Sight Glasses

The use of a sight glass after the filter drier will assist the technician, and this same sight glass can help in system charging. A moisture-indicating sight glass will alert the technician if the system is contaminated with moisture by changing colors. With a restriction in the liquid line before the sight glass, bubbles are sure to occur in the sight glass. Many technicians believe that a bubbling sight glass means nothing but an undercharge of refrigerant, but this is simply not true. On startup with some refrigeration systems, if there is a large load on the system, bubbling and flashing could occur in the sight glass downstream of the receiver. This bubbling is caused from a pressure drop at the entrance of the outlet tube of the receiver.

Bubbling could also occur during rapid increases in loads. The TXV could be opened wide during an increase in load, and some flashing could occur even though the receiver has sufficient liquid. Also, sudden changes in head pressure control systems may dump hot gas into the receiver to build up head pressure, causing a sight glass to bubble even though there is sufficient liquid in the receiver to form a seal on the receiver's dip tube outlet. A sight glass on the receiver would prevent technicians from overcharging in this case but would cost the manufacturer a bit more money initially. A sight glass on the liquid line before the TXV would also help let the technician know if any liquid flashing is occurring before the TXV. This flashing could be from loss of subcooling or too much static and/or friction pressure drop in the liquid line before it reaches the TXV.

There is a big difference between a bubbling sight glass and a low flow rate sight glass. If bubbles are entrained in the liquid, this is sign of a pressure drop causing liquid flashing, or an undercharge of refrigerant causing vapor and liquid to exit the receiver because of no subcooling. Remember, the condenser subcooling will be low if an undercharge is causing the bubbling of the sight glass. Otherwise, the bubbling sight glass could mean a restricted liquid line, restricted filter drier, loss of receiver, or liquid line subcooling from a hot ambient or static and friction losses in the liquid line are too great.

On the other hand, a low refrigerant flow rate sight glass is an indication that the system is about ready to cycle off because the box temperature has pulled down to a low enough temperature. It is at these times that the system is at its lowest heat loads and the refrigerant flow rate through the system will be the lowest. The sight glass may be only ¼ to ½ full with no entrained bubbles. This situation is especially true with horizontal liquid lines. Do not add refrigerant in this situation because you will overcharge the system. The overcharge will be noticed at the higher heat loads. The low heat loads cause the system to be at its lowest suction pressure, thus the density of refrigerant vapors entering the compressor will be lowest. Because of the lowest evaporator pressures, the compression ratio will be high, causing low volumetric efficiencies, thus low refrigerant flow rates. There is usually plenty of subcooling in the condenser, but the sight glass will only be partially filled. So, do not confuse a low refrigerant flow rate sight glass with a bubbly sight glass that has bubbles entrained in the liquid.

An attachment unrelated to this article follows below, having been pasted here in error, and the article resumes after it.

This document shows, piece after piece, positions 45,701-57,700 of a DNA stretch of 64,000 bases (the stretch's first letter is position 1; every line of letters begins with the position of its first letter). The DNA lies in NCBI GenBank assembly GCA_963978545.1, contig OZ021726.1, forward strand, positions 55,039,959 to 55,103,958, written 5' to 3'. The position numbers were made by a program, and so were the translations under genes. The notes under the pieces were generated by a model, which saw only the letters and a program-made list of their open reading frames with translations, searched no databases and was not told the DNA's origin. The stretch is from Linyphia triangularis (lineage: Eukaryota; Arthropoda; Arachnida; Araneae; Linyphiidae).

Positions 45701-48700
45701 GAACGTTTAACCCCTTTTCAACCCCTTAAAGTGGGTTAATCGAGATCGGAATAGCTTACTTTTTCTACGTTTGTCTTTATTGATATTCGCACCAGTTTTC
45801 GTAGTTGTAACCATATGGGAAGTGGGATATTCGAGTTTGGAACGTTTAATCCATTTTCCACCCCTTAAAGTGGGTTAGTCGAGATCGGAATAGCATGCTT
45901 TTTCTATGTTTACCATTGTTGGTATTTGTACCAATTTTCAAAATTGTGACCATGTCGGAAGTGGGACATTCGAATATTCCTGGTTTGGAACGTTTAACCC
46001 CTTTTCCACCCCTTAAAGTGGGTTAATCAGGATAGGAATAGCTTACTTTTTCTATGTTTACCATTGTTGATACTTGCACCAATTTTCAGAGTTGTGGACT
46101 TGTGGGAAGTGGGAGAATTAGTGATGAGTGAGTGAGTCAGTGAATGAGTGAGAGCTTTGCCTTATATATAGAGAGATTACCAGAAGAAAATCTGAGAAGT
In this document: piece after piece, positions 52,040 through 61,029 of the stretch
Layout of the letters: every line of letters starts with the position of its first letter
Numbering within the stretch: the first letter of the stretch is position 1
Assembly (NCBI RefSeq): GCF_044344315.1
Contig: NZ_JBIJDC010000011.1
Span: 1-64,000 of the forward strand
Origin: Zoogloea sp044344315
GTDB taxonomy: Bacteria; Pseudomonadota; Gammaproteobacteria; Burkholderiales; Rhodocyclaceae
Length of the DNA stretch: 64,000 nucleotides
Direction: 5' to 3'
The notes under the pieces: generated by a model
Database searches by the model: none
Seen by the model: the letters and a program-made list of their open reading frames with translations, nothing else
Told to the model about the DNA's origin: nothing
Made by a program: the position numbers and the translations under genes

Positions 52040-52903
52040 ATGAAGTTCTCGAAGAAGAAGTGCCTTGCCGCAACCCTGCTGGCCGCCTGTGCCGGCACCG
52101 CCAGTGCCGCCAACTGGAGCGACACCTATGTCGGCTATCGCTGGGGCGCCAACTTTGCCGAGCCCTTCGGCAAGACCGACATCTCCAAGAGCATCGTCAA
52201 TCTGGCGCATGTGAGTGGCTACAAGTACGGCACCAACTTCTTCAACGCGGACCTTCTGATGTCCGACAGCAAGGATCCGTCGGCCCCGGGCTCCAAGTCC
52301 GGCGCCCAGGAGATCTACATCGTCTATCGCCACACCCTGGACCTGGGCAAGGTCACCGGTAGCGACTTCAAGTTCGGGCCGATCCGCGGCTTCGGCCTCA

A sight glass after the filter drier is a good method to tell if the drier is starting to plug because of the refrigerant flash from the added pressure drop in the restricted drier. Filter driers can be purchased with Schrader valves (pressure taps) on their inlets and outlets.

A pressure drop of more than 2 psi measured with the same gauge means that the drier has started to restrict. Also, as mentioned before, a sight glass right before the TXV will surely tell the technician if liquid flashing is occurring there. Just because the sight glass is bubbling doesn't necessarily mean an undercharge, so do not automatically add refrigerant. A lot of systems are found with the receiver completely filled with liquid, because the service technician kept charging refrigerant trying to clear up the sight glass. Also, many refrigerant blends may often slightly bubble a sight glass because they contain two, three, four, or even five different refrigerants in the same blend, all having different properties and characteristics. Always consult with the refrigerant blend manufacturer for more detailed information on refrigerant blend behavior.

Service technicians should always remember that systematic troubleshooting is the only sure way to find the actual cause of any system problem.